The article is breathless in its promise, giving us a statistic that “one case has been detected every four days.”

It then goes on to produce Burton’s most fantastic, and transparently made-up, claim.

Welfare inspectors at ports and airports discovered 122 cases in the past 18 months, saving the State €1.35m as a result, Minister for Social Protection Joan Burton said.

Firstly, “discovering” one case every four days is entirely irrelevant, as you’ll soon find out.

And the €1.35 million in savings is based on “estimates (of) future payments the welfare recipients would have received if they were not detected,” according to the Department.

That is to say – in Anglo parlance – that the Department “pulled the figure out of their arse.” They stuck their finger in the air and put 122 cases together, and came up with €1.35 million out of nowhere.

By this point most readers would have headed on over to theJournal.ie to engage in a flurry of comments about ne’er-do-wells too lazy to work.

A shame, because if they read further they’d discover that the 122 cases led to a whopping FIVE prosecutions.

And the concrete, non-pulled-out-of-the-arse figure for money recovered by the state? €54,000, or an average of around €11,000, give or take a claimable ministerial expense.

That can hardly be a sum Burton considers huge, given that she pays her “special adviser” €35,796 (or the tangible equivalent of three fraudulent social welfare claims) as a top-up to the €92,000 they are supposedly restricted to.

(For the record, the bank bailout will arguably end up costing each Irish citizen around €16,500. Maybe Joanie’s cronies would have been better off dispensing with the clipboard and waiting for the Troika with a baseball bat in the arrivals hall instead.)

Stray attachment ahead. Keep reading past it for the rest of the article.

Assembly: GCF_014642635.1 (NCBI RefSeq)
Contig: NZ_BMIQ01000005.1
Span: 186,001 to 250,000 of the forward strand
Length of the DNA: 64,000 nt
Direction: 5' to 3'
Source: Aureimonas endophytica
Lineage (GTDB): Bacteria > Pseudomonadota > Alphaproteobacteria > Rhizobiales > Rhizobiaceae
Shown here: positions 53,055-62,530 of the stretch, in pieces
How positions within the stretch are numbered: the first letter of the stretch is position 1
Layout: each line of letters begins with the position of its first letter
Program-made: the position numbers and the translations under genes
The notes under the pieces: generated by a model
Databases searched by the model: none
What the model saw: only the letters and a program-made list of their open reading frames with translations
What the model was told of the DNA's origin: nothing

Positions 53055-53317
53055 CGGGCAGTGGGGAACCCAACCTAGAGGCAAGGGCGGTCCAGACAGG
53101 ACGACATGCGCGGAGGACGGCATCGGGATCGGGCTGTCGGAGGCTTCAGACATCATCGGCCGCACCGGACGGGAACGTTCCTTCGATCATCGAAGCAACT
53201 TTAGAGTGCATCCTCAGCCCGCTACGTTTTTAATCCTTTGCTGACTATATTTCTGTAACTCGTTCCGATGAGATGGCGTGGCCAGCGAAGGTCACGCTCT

There is a widespread belief, fostered by successive governments, that Ireland’s real enemies are the handful of crooks (and the fact that there have been only five prosecutions shows it’s truly a handful) that check in, sign on and fly out.

But those doing the real damage are those who fly into Ireland with a laptop bag, not a holdall.

For all their talk about “the most vulnerable,” Joan and the rest of the Labour Party insist on demonising welfare recipients – many of them put in that situation thanks to Burton’s government and its myopic insistence on continuing with their austerity fetish.

Having been constantly cowed, they do what any supplicant does in a corporate culture – kiss upwards and kick downwards. Their journey to the dark side is complete.

But rather than standing at the airport trying to save the odd ten grand (and at what cost?), Joan might spend a day or two at the departure gates this Christmas, apologising to all those forced to leave because of the ineptitude of her, her party and her government.

In Ireland, nothing lies like numbers, but most of the time they can’t even get them right.

 

Mis-selling and misunderstanding

By raising PRSI, this government has proved itself no better than mis-selling banks it slavishly serves.

Budget 2013: Michael “Tweedle Dumb” Noonan. (Not pictured: Brendan “Tweedle Dumber” Howlin.)

Why is the government attacking the banks for mis-selling Payment Protection Insurance, and then doing exactly the same itself?

With this hopelessly ineffective coalition hog-tied by an ideological insistence on not raising income tax or reducing base rates of social welfare, there was little enough room for cuts or revenue-raising.

So what do you do?

Cut everything that isn’t base-rate welfare, and raise everything that isn’t income tax.